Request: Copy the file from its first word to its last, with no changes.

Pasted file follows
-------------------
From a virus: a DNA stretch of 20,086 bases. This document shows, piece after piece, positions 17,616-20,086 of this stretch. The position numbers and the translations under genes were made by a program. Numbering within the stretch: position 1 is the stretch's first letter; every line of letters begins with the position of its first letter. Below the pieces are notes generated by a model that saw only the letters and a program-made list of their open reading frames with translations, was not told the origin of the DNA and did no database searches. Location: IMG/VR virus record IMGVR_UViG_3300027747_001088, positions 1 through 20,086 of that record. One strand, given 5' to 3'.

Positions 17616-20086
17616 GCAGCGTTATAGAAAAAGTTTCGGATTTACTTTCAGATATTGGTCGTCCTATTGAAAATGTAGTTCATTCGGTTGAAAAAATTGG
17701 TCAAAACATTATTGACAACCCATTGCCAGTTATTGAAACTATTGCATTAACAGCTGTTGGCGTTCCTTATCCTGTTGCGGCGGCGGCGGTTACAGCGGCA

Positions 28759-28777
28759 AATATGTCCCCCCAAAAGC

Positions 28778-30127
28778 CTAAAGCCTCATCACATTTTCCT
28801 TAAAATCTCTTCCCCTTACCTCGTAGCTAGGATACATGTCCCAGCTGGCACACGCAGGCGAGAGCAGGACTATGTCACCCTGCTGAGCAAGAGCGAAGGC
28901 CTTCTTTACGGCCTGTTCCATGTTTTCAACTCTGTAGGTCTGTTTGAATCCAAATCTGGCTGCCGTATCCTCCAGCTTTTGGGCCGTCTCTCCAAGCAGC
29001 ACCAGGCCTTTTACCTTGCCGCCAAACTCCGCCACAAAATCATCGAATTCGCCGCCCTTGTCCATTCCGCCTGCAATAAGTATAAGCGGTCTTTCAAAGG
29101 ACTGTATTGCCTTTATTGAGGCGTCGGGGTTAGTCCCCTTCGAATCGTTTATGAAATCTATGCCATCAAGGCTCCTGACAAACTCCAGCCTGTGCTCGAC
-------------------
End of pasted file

From a virus: a DNA stretch of 20,086 bases. This document shows, piece after piece, positions 17,616-20,086 of this stretch. The position numbers and the translations under genes were made by a program. Numbering within the stretch: position 1 is the stretch's first letter; every line of letters begins with the position of its first letter. Below the pieces are notes generated by a model that saw only the letters and a program-made list of their open reading frames with translations, was not told the origin of the DNA and did no database searches. Location: IMG/VR virus record IMGVR_UViG_3300027747_001088, positions 1 through 20,086 of that record. One strand, given 5' to 3'.

Positions 17616-20086
17616 GCAGCGTTATAGAAAAAGTTTCGGATTTACTTTCAGATATTGGTCGTCCTATTGAAAATGTAGTTCATTCGGTTGAAAAAATTGG
17701 TCAAAACATTATTGACAACCCATTGCCAGTTATTGAAACTATTGCATTAACAGCTGTTGGCGTTCCTTATCCTGTTGCGGCGGCGGCGGTTACAGCGGCA

Positions 28759-28777
28759 AATATGTCCCCCCAAAAGC

Positions 28778-30127
28778 CTAAAGCCTCATCACATTTTCCT
28801 TAAAATCTCTTCCCCTTACCTCGTAGCTAGGATACATGTCCCAGCTGGCACACGCAGGCGAGAGCAGGACTATGTCACCCTGCTGAGCAAGAGCGAAGGC
28901 CTTCTTTACGGCCTGTTCCATGTTTTCAACTCTGTAGGTCTGTTTGAATCCAAATCTGGCTGCCGTATCCTCCAGCTTTTGGGCCGTCTCTCCAAGCAGC
29001 ACCAGGCCTTTTACCTTGCCGCCAAACTCCGCCACAAAATCATCGAATTCGCCGCCCTTGTCCATTCCGCCTGCAATAAGTATAAGCGGTCTTTCAAAGG
29101 ACTGTATTGCCTTTATTGAGGCGTCGGGGTTAGTCCCCTTCGAATCGTTTATGAAATCTATGCCATCAAGGCTCCTGACAAACTCCAGCCTGTGCTCGAC